One of New Zealand’s largest Hindu temples is paving the way to zero waste.

Since October Bharatiya Mandir Indian Temple in Balmoral has been working to send as little waste to landfill as possible.

Religious events, meals and general rubbish have been monitored and separated to make the temple more sustainable.

Mittal avoids wasting as much as she can at her own home and says she wants to make the temple a place where people are ...

JAMES PASLEY/FAIRFAX NZ

Mittal avoids wasting as much as she can at her own home and says she wants to make the temple a place where people are inspired to improve.

Volunteer Sudesh Mittal, the figure behind the change, said her dream was to make the temple a model that other temples could use to cut down on their waste.

In October the temple held a waste audit to work out what waste was being generated by the temple.

Bharatiya Mandir Indian Temple ​is exploring ways to become more sustainable, including adding worm farms and an edible ...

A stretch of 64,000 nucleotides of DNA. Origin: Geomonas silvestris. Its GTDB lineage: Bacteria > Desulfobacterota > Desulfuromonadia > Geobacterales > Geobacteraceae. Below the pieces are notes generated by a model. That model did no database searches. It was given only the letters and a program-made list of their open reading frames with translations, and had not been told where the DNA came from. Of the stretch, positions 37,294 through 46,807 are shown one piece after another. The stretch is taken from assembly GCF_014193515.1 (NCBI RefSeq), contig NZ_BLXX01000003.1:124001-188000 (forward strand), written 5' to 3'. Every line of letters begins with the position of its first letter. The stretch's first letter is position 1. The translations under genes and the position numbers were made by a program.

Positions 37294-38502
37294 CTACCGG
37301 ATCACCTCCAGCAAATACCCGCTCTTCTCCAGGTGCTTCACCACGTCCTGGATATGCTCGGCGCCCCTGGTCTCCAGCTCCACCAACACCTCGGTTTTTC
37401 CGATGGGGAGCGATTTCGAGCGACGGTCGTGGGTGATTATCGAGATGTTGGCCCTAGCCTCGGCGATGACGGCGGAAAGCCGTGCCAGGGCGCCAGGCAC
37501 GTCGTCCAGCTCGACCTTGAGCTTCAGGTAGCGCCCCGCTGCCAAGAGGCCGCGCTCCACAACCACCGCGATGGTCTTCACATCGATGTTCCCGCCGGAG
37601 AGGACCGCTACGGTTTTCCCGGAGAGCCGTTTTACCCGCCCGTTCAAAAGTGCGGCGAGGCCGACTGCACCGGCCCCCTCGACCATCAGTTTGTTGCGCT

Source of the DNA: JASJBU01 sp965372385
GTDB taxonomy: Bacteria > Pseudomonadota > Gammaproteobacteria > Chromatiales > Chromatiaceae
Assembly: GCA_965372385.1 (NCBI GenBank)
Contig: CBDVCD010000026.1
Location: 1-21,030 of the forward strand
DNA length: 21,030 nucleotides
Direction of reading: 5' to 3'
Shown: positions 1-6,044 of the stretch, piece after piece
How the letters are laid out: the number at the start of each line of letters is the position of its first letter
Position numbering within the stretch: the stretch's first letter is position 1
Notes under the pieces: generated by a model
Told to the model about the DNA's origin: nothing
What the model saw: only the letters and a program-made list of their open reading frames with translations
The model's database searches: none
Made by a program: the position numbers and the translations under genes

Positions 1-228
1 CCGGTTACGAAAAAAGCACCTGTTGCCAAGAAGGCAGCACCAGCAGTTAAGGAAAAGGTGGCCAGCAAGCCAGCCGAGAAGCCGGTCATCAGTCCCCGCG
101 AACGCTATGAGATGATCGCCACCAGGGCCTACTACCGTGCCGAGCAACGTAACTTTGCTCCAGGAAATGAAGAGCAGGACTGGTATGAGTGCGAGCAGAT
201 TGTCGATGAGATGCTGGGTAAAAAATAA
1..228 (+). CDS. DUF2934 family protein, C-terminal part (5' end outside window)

JAMES PASLEY/FAIRFAX NZ

Bharatiya Mandir Indian Temple ​is exploring ways to become more sustainable, including adding worm farms and an edible garden.

Since then Mittal and volunteers have separated rubbish before it reached the bin to ensure nothing unnecessary made it to landfill.

On February 25 the Temple held Maha Shivrati, a Hindu festival with more than 2000 participants.

During the event 7000 litres of milk was offered up to Hindu gods and because of the new system about 350 two litre bottles were recycled.

“Previously everything would have gone to the landfill,” Mittal said.

Mittal said she hoped through monitoring bins they could start conservations with temple users and educate them about recycling.

For the rest of the year Mittal said the temple would have about 70 dinners with approximately 500 people attending. At each dinner a volunteer would enforce waste separation.

“I want to make it a place where people are inspired to improve,” Mittal said.

​The temple’s also exploring other avenues to become more sustainable.

It set up a worm farm, ran composting workshops, and was looking into using the temple’s grounds to create edible gardens.

Temple president Hemant Prashar said the temple was well on its way to avoiding landfills.

“We want to become good at what we do and then we plan on sharing that knowledge,” Prashar said.

Bharatiya Mandir Temple was built in 1993 and is one of 12 Hindu Temples in Auckland.